THE WORD ACCORDING TO BORG
Scholar's take on the Bible brings a shocking
crosscurrent to the Christian mainstream
By Sandi Dolbee
RELIGION & ETHICS EDITOR
of the San Diego Union-Tribune
February 1, 2002
Jesus didn't walk on water, wasn't born of a virgin and
didn't intend to start a new religion.
This is just some of the gospel according to Marcus
Borg, one of the leading scholars in a movement to redefine the Bible for those
Christians looking for an alternative to literal interpretations.
The demand for this alternative, he says, is
Borg, who teaches religion and culture at Oregon State
University, logs 100,000 miles a year on the lecture circuit. He's scheduled
through 2004 and has accepted his first invitation for 2005. His books are among
the most popular of their kind; "Meeting Jesus Again for the First Time," which
came out in 1994, was a best seller.
He's also a member of the infamous Jesus Seminar, a
controversial group of scholars that votes on the authenticity of the Jesus'
words and deeds as portrayed in the New Testament.
The 59-year-old Borg, who grew up Lutheran and now is
an Episcopalian (he's married to an Episcopal priest), would prefer to think of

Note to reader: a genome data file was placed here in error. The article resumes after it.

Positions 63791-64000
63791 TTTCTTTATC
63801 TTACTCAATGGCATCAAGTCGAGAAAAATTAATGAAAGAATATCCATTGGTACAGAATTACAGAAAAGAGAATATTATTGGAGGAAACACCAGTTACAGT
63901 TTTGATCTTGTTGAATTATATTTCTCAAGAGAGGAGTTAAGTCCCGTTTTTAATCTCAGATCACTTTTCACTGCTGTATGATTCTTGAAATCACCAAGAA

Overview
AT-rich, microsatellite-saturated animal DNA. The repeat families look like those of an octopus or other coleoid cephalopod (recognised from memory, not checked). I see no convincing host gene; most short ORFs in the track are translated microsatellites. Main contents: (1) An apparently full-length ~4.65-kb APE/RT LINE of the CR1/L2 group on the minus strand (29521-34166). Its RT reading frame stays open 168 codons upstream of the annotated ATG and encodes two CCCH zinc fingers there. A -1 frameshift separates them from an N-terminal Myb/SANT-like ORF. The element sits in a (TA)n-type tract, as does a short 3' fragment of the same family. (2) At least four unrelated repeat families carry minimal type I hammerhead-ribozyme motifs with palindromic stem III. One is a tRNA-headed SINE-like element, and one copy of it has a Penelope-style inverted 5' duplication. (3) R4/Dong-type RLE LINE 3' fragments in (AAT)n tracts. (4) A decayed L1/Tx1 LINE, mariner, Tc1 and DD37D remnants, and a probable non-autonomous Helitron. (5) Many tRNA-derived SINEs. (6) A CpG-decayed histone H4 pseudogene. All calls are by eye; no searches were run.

himself as an evangelist.
We recently caught up with Borg, when he was in town
for a talk at UCSD and an all-day class at a local church. What follows are
excerpts of what he had to say.
Fasten your theological seat belts.
QUESTION: Who was Jesus?
ANSWER: My shorthand answer to that is that Jesus
was a Jewish mystic and is the Christian Lord.
When you say he was the Christian Lord, what do you
First of all, I mean he's Lord for that religious
community. Lord, on one hand, is one of the names of God. So to say Jesus is
Christian Lord is what I refer to as the post-Easter Jesus. The pre-Easter
Jesus is the Jewish mystic. The post-Easter Jesus is one with God, is
experienced as God.
Was Jesus God incarnate?
Yes and no. No and yes.
He didn't have a divine mind. He had a human mind
like all the rest of us. He didn't have divine powers. Whatever powers he did
have were the spirit working through him. He probably thought the world was
flat, because most people did. That's just a way of saying he didn't have
omniscience or any of those things. Sometimes, when people say Jesus is God or
Jesus is God incarnate, they mean something like that. So the "no" part is
that he's not different, in kind, from us.
The "yes" part is that I see him as so deeply open
to the spirit of God that he could be filled with the spirit in a remarkable
way. So he shows us what the spirit embodied in a human life looked like. He
shows us what a life full of God looked like.
In that sense, yeah, he's the embodiment of the
wisdom of God, of the word of God, of the spirit of God.
You're stopping short of saying what traditional
Christianity has said: that Jesus is God come down on earth.
Yeah. I think that language is almost always
misunderstood. And I think the effect of that language is Jesus ceases to be